First, let me tell you that this is a birth story. So, by nature, it will be TMI. If you don’t like birth stories or just don’t care to hear mine, skip this post. I know I have some male readers who probably don’t care a lot about birth and that is fine. (Although, deep down, they may really care and be really interested and it is fine if they want to read this. I’m just saying you don’t have to, not that you are not allowed to.) Also, since it is my birth story and something very personal I’m not going to allow mean or negative comments. I’m fine with comments. I’m fine with questions. But I’ll be deleting any mean comments. My birth, my birth choices. I know they aren’t for everyone, but they are for me and I am happy with my choices.
Aidan’s Birth Story is Here.
Emery’s Birth Story is Here.
Not sure where Imogene’s is, but she was born, I assure you. (If I cannot find it, I may post it here some day, but not today. Today is about Ransom’s birth.)
A little background would probably be helpful. If you want more details, you can read the two stories above. In 2007, I had a c-section for a breech baby- that would be Aidan. That changed the course of my reproductive history. Little did I know when I signed that consent form, I’d be signing up for a battle to have my subsequent children. I didn’t know VBAC was such a huge deal. I did not know that pesky 4.5″ incision would so drastically limit my future birth choices. Not that I was happy about having a c-section, I was pissed about it. But I didn’t realize it would continue to suck years down the road. I thought it only mattered for that birth, but it matters for the rest of my reproductive years.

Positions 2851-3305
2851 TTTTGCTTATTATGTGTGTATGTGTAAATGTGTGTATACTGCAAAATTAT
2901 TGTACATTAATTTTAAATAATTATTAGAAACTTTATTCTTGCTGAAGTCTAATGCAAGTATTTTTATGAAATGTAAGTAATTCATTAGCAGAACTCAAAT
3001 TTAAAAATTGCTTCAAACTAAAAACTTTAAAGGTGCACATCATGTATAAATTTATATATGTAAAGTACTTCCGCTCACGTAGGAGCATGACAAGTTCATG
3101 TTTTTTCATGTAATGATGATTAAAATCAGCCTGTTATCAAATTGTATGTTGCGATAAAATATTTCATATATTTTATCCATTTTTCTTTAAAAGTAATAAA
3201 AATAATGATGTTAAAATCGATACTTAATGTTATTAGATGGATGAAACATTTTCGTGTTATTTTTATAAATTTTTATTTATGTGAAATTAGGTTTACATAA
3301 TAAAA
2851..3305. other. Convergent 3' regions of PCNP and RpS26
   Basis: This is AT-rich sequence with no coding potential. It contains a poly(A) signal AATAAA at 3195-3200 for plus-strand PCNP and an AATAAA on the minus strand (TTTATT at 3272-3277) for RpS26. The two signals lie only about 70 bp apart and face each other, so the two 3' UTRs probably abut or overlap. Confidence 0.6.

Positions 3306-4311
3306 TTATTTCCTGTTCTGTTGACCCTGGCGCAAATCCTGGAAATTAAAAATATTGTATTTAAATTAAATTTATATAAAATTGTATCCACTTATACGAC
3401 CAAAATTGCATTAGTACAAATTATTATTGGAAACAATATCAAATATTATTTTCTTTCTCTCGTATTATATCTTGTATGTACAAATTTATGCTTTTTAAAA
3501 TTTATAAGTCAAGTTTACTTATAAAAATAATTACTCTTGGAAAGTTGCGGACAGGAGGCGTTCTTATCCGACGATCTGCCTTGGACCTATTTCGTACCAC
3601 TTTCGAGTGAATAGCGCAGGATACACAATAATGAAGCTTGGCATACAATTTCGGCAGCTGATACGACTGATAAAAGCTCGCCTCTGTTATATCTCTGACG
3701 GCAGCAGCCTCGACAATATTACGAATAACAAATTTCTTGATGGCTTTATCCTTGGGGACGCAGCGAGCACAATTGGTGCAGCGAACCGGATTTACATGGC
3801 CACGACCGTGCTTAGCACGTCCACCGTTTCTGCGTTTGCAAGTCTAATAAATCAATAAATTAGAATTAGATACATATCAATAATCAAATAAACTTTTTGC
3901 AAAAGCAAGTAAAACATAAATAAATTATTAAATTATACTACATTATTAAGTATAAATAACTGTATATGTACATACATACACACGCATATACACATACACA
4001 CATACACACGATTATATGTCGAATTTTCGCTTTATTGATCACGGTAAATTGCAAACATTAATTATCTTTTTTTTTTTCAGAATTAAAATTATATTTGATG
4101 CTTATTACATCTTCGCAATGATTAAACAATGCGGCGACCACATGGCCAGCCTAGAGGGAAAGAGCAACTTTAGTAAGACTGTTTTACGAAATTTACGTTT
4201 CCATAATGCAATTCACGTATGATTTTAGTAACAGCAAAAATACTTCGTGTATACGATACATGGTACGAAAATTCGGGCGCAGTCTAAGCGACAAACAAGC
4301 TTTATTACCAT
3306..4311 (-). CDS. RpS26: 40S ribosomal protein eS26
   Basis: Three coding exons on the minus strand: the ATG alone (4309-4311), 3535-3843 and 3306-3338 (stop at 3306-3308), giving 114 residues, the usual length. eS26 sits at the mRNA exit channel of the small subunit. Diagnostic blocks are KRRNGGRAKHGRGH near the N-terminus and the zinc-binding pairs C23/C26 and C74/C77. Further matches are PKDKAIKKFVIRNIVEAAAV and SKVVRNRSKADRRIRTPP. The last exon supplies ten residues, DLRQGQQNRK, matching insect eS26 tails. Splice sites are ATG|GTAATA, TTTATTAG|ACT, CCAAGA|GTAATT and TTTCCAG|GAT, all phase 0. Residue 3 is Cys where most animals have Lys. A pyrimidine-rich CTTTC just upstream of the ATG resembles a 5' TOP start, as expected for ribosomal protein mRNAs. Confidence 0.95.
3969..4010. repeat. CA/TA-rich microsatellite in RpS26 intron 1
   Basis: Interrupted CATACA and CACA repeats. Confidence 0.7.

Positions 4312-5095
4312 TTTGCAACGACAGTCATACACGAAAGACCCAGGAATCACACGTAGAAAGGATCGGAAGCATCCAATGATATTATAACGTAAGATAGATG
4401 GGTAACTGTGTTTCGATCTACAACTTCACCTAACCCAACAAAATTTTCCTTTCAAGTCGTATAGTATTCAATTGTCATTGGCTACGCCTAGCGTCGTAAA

I jumped off the c-section train immediately. With Emery, I found ICAN and looked into my options, few as they were. I decided to try for a VBAC with Dr. Joseph Tate. Even with my uterine anomaly, I had a very uncomplicated and straight forward VBAC without complications. The only thing I would have changed about my first VBAC would have been my labor support.